SUMMARY

A flow rate control method and apparatus for use with a blood pump is provided wherein multiple sensors can be employed to sense physical dimensions of a heart ventricle to calculate either a cross sectional area or a volume of the ventricle during distention and contraction. The multiple sensors can be positioned at selected locations around the ventricle, and may be attached to or imbedded in the ventricle. The sensors can be ultrasonic transducers positions at selected points around the left ventricle for obtaining measurements to approximate a cross sectional area of the ventricle. Each of the sensors can be positioned in a plane through the ventricle where the physical characteristic to be determined is a cross sectional area. Where the physical characteristic to be determined is a volume, the sensors can be positioned in different planes. In either case, the area or volume is generally proportional to a corresponding area or volume of the ventricle such that the calculated area or volume is indicative of distention and contraction of the volume. The calculated area or volume can be a more precise indication of distention and contraction than a single radial dimension measurement. The area or volume can be utilized to control the blood pump flow rate to avoid overly distending or contracting the ventricle and for operating the flow rate in a pulsatile manner to closely approximate the natural pumping action of the heart.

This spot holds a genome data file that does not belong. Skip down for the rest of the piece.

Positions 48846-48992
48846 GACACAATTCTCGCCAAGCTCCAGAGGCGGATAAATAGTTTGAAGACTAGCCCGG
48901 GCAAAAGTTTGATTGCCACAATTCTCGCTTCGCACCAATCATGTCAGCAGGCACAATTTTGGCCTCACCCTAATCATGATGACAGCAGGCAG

Although any type of suitably controllable blood pump could be controlled using the method and apparatus described above, the blood pump apparatus can preferably include a stator member containing a magnetically suspended and rotated rotor member. The rotor can preferably be magnetically suspended within the stator both radially and axially. The blood pump can also have an associated magnetic suspension control system, a blood pump flow rate control system, and an arrhythmia control system. The blood pump can preferably be a centrifugal pump wherein an impeller draws blood from the left ventricle of a the heart and delivers it to the aorta thereby reducing the pressure that must be generated by the left ventricle. The blood pump can also be of a relatively small size such that it can be completely implanted within the human body. If bi-ventricular cardiac assist is needed a second such blood pump can be implanted to assist the right ventricle. The impeller of the centrifugal pump can be an integral part of a rotor assembly. The rotor assembly can preferably be suspended by permanent magnet radial bearings and a Lorentz-force axial bearing. The Lorentz-force axial bearing can generate bi-directional axial forces in response to an applied current. The blood pump can also include an axial position sensor and an axial position controller. The axial position sensor can monitor the axial position of the rotor and provide feedback to the controller to maintain the axial position of the rotor. The axial position controller can also adjust the axial position of the rotor such that steady-state axial loads due to gravity, acceleration or the centrifugal pump impeller are offset by the inherent axial forces generated by the permanent magnet radial bearings. By offsetting the steady-state axial forces using the axial position controller, the power required by the Lorentz-force axial bearing is minimized. The rotor assembly can be rotated by an electric motor.